O. Lattimore, The Desert Road to Turkestan, London, 1928.
V. M. Masson and V. I. Sarianidi, Central Asia. Turkmenia before the Achaemenids, London, 1972.
K. R. Maxwell-Hyslop, “Notes on a Shaft-Hole Axe-Pick from Khurab,” Iraq 17, 1955, p. 161.
J.-P. Roux, “Le chameau en Asie centrale,” Central Asiatic Journal 5, 1959-60, pp. 35-76.
E. H. Schafer, “The Camel in China down to the Mongol Dynasty,” Sinologica 2, pp. 165-94, 263-90.
K. Schmidt-Nielsen, “The Physiology of the Camel,” Scientific American 201, 1959, pp. 140-51.
R. Walz, “Neue Untersuchungen zum Domestikationsproblem der altweltlichen Cameliden. Beiträge zur ältesten Geschichte des zweihöckrigen Kamels,” ZDMG 104, 1954, pp. 45-87.
A. Wylie, “Notes on the Western Regions. Translated from the Tiën Han shoo,” Journal of the Royal Anthropological Institute of Great Britain and Ireland 10, 1881.
F. E. Zeuner, “The Identity of the Camel on the Khurab Pick,” Iraq 17, 1955, pp. 162-63.
Idem, A History of Domesticated Animals, New York, 1963.
(Richard W. Bulliet)
Today the single-humped camel (Camelus dromedarius) is found in many regions of Persia, particularly around Mīnāb and Bandar-e ʿAbbās and in Baluchistan, Sīstān, and the southwestern parts of Khorasan, whereas the two-humped camel (Camelus bactrianus) is common in northeastern Persia and Central Asia. The following discussion concentrates on the single-humped camel.
The camel’s distinctive physical features include a long, curving neck and large eyes set in protruding sockets, protected by long eyelashes. The nostrils, long slits in the sides of the muzzle, become dilated when the animal is running or chewing cud. The small, sensitive ears are continually twitching in response to the sounds of the environment; in one particular breed, known as ḏabbā and thought to be slower and less sturdy than other breeds, the ears are covered with hair. The tail is 70-80 cm long and about 5 cm thick at the root, tapering to about 2 cm at the tip. It is covered with strong bristles on both sides. The soles of the feet consist of circular pads of tough, resilient tissue, each equipped with two large nails covered with hair. The female has one udder with four teats about 4 cm long but located inside the body. The male camel urinates backward. The most characteristic features of the camel, however, are the hump and the safna. The hump, as high as 30 cm in a fattened camel, contains a reserve of fat (but no fluid as popular belief has it; see ii, above) on which the animal can draw when it is deprived of food and water for a number of days, as when crossing the desert. The safna is a triangle of extremely tough skin about 15 cm wide at the base and about 30 cm high, extending from under the belly to the base of the neck. As the camel kneels, it first folds its forelegs, then rests its entire weight on the safna while folding its hind legs.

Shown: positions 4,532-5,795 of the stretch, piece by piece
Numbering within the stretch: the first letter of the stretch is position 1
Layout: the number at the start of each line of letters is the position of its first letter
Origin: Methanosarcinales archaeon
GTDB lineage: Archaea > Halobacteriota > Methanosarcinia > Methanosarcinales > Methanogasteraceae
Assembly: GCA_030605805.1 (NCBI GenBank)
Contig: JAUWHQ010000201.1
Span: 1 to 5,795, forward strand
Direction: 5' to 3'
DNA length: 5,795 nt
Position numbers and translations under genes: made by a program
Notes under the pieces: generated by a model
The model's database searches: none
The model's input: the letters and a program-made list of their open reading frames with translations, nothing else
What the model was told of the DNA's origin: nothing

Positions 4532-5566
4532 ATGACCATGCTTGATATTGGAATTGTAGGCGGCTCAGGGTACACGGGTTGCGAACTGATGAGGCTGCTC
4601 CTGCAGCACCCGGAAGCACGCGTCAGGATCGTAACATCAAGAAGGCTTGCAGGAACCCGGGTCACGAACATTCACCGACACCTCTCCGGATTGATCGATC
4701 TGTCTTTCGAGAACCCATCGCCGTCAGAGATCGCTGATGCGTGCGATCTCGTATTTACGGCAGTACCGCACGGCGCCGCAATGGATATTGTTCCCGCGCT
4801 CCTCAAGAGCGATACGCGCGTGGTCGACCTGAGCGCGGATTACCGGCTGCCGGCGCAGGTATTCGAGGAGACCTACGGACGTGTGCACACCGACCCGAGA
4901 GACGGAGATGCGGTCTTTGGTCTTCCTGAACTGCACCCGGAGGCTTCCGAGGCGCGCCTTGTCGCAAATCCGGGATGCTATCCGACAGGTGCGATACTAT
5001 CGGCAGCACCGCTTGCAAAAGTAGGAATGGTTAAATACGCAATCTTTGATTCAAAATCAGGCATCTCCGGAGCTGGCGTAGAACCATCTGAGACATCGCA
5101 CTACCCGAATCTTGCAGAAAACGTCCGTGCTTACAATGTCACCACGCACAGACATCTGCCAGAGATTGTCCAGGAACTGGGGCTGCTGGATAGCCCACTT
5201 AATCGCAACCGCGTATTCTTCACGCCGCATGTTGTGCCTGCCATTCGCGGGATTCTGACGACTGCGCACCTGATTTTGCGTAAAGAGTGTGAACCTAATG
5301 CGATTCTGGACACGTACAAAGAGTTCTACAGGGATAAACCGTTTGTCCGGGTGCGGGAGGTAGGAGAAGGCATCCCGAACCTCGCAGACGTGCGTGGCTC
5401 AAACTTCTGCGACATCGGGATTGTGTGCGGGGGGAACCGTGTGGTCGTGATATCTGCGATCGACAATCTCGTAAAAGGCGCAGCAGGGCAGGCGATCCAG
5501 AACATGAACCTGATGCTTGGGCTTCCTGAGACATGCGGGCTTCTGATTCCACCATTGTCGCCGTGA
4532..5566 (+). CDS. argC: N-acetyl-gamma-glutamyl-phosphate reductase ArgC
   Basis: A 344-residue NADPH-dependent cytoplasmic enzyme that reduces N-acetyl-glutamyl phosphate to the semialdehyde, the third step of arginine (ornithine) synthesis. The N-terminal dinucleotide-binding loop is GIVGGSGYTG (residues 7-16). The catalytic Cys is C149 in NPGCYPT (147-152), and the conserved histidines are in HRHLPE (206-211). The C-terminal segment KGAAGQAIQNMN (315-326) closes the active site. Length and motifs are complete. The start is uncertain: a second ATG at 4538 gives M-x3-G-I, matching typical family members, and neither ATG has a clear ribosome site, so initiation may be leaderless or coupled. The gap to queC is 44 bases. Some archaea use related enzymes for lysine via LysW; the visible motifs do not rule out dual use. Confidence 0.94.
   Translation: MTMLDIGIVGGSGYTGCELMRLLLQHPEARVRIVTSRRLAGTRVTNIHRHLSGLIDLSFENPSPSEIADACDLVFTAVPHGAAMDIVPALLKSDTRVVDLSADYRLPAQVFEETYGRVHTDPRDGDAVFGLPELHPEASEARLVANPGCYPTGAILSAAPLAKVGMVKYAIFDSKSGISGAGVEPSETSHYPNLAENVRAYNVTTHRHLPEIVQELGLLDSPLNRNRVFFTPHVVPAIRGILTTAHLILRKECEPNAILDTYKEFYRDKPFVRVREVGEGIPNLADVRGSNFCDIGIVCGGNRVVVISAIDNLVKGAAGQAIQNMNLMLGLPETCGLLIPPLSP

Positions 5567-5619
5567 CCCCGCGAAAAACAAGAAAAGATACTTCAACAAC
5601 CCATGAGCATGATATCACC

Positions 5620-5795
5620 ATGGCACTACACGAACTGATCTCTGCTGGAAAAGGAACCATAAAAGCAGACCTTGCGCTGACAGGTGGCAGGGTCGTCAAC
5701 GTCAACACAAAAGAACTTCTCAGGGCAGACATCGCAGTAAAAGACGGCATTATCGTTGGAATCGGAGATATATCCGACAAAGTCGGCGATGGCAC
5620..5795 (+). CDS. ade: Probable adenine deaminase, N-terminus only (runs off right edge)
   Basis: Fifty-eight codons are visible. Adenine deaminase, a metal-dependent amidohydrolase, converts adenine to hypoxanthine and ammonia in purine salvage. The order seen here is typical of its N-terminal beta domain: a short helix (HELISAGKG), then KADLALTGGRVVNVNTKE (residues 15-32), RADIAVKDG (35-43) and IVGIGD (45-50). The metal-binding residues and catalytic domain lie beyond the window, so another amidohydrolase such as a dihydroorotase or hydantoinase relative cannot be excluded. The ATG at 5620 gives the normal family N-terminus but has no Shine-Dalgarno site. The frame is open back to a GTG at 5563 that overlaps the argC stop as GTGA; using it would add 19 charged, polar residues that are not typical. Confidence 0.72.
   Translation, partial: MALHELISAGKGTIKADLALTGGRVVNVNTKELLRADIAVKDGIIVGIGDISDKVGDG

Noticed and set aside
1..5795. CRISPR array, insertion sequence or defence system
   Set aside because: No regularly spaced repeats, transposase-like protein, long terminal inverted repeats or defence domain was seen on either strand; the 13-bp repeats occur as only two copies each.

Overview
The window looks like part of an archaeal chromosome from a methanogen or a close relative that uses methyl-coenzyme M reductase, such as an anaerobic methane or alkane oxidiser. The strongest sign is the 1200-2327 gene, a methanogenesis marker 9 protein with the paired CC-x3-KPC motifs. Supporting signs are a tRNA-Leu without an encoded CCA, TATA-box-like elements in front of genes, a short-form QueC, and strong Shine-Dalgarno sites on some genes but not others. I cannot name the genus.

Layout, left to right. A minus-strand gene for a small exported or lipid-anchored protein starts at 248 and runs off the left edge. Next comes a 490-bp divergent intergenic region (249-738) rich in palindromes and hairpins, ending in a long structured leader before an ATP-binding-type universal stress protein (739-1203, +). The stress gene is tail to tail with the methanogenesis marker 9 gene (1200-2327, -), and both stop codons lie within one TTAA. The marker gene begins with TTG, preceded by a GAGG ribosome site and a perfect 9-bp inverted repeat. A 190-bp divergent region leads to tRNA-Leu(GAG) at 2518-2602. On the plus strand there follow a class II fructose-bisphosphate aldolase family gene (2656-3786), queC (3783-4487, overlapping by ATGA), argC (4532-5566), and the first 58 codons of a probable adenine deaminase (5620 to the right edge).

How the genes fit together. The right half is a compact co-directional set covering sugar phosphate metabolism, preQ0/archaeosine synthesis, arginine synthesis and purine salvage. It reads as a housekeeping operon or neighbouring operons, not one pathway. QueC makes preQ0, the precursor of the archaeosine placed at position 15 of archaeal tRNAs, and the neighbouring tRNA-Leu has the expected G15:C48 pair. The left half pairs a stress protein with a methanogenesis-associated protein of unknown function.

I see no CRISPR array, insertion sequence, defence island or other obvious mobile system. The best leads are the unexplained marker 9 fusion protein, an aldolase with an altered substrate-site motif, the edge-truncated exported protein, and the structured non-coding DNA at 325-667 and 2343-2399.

Camel breeders believe that a well-built animal should have a wide chest and a graceful gait, with its head carried high enough to be visible above the hump from the rear. A narrow-chested camel will slump under heavy loads and damage the inner sides of its forelegs as a result of friction with the safna. Camels that are reddish-yellow (sorḵ-e ṣafrāʾ) are preferred to those of other colors (white, yellow, reddish brown [sorḵ-e ḥenāʾī], black), for they are believed to be tame and good-tempered. White camels are found mostly in the southern and western parts of the country.
Life cycle. The mating season extends through most of the winter, though sometimes it continues well into spring. The signs of gestation appear about a week after mating. The female (mejjī) becomes spirited and, if approached by a male (lūk), stretches her neck and raises her tail in defiance. Mature males usually recognize the signs and move away, but a young and inexperienced male may pursue the female, who sometimes exhausts herself running away and brings on a miscarriage (pūč kardan). Miscarriage may also occur as a result of grazing on dusty and unclean dry shrubs. A female that has miscarried behaves dejectedly for several days and submits to mating only after she has recovered.